Someone who has the age to buy cigarettes and spread it to another should not be pampered, I wonder if even you must empathize with him.

  7. I found this very interesting! Bullying of this sort is certainly not exclusive to Japan. This happens in America too…the reason for it all was even the same in my case. Some say I was stuck up and wanted to be by myself too much…the truth of course was that I started wanting to be by myself when everyone started treating me like some sort of weird alien creature that must be constantly reminded of its worthlessness. The teachers who were kind did earn me the title of “teacher’s pet” and of course none of them could change how my peers felt about me. Most simply did not care and some went out of their way to point out how odd I was to my classmates. Some watched and continued chatting to their fellow-teacher friends as I was beat up, so I became a good fighter. Of course these things should not happen, but I am afraid that there is only so much that can be done to stop them. The problem lies within us all, with the part of us that feels shame and wants someone else to blame and punish and torture. I think if people really looked they’d probably find a scapegoat or two in every group of children in every country. We are made to eat dirt, are spat on, get our pants pulled down in public, and so forth, and if an authority figure does actually care, it is always laughed off by the group as a bit of fun. Kids will be kids they say, and that is the sad truth. Kids are humans too, and this is what humans do. Can we be better than this? I certainly hope so…I have a little girl now and the thought of her going through all of that or becoming a bully herself equally terrify me.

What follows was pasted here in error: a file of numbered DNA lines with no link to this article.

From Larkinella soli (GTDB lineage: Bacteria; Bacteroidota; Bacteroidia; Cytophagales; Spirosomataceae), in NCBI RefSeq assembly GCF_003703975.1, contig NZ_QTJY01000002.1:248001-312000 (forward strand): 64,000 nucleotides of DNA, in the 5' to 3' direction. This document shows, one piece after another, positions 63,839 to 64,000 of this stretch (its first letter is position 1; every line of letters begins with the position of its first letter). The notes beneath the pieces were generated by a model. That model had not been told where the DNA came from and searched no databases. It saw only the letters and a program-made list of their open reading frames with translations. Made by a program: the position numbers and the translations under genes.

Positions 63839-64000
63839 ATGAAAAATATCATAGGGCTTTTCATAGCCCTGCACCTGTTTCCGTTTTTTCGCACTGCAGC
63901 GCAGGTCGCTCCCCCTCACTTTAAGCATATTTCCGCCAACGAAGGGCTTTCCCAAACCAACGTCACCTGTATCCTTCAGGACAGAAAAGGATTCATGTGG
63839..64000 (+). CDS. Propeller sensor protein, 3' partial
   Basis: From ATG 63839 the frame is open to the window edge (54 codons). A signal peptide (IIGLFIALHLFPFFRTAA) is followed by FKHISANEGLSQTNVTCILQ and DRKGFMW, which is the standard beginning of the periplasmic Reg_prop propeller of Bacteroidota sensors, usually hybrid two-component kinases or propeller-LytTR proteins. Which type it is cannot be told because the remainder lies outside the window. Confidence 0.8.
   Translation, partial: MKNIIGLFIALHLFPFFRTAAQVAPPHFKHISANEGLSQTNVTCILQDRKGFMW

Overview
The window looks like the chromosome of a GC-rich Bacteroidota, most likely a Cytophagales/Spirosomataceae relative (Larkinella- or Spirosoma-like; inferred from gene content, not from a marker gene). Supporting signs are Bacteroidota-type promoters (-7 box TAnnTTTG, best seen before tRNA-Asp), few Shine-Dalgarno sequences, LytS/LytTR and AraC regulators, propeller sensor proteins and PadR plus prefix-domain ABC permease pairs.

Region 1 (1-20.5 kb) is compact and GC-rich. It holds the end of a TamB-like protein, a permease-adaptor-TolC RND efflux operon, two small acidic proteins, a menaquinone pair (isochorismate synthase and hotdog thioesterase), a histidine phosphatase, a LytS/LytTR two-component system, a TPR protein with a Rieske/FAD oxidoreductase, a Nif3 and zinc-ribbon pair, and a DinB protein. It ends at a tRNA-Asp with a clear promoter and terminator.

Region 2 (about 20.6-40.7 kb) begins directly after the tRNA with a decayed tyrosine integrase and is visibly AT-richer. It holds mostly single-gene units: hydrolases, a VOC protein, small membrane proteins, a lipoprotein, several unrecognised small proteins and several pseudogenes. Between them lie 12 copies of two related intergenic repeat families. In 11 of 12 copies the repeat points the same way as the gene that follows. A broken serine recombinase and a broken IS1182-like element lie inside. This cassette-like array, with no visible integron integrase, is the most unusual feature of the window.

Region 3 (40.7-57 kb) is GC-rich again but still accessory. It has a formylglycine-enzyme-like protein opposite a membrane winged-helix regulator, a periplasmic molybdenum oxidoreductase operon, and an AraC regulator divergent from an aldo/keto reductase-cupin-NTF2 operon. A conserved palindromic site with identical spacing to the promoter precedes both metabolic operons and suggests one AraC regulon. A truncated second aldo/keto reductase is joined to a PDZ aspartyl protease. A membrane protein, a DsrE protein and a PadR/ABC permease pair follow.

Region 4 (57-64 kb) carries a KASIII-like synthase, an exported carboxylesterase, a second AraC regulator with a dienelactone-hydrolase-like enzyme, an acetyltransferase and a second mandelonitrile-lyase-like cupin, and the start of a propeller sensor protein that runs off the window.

8. Andrew says:

    Great post, as usual.

    In fact, bullying — or social pressure if you like — in Japan is so much a part of the social fabric, it will be tough to fully eradicate. I still applaud the Abe government for trying to lessen its effects, though. Bullying is rampant from pre-school right up through retirement in Japan. You can see it in schools. You can see it in the workplace. You can see it in the home. It is not always in your face and there are many shades and subtle variations of it. But pound for pound there is far more of this in Japan than in places like the US.